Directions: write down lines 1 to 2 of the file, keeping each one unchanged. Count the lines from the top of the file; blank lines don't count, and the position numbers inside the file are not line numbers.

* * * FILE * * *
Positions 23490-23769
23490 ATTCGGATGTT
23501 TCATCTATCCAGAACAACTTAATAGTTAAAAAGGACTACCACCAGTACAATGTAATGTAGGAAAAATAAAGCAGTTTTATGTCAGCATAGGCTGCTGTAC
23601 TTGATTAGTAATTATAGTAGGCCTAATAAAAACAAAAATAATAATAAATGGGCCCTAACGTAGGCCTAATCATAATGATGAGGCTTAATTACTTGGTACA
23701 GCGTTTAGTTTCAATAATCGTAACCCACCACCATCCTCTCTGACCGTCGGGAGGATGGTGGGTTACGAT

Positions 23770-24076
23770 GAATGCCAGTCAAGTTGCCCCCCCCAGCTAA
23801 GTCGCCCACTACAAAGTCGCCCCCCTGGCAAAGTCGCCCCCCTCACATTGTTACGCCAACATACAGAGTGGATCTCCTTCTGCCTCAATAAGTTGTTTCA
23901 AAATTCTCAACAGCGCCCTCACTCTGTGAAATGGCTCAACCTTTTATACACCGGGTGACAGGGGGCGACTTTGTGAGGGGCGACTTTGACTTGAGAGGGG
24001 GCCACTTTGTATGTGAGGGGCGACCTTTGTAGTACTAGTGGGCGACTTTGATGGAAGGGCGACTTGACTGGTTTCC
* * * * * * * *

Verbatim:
Positions 23490-23769
23490 ATTCGGATGTT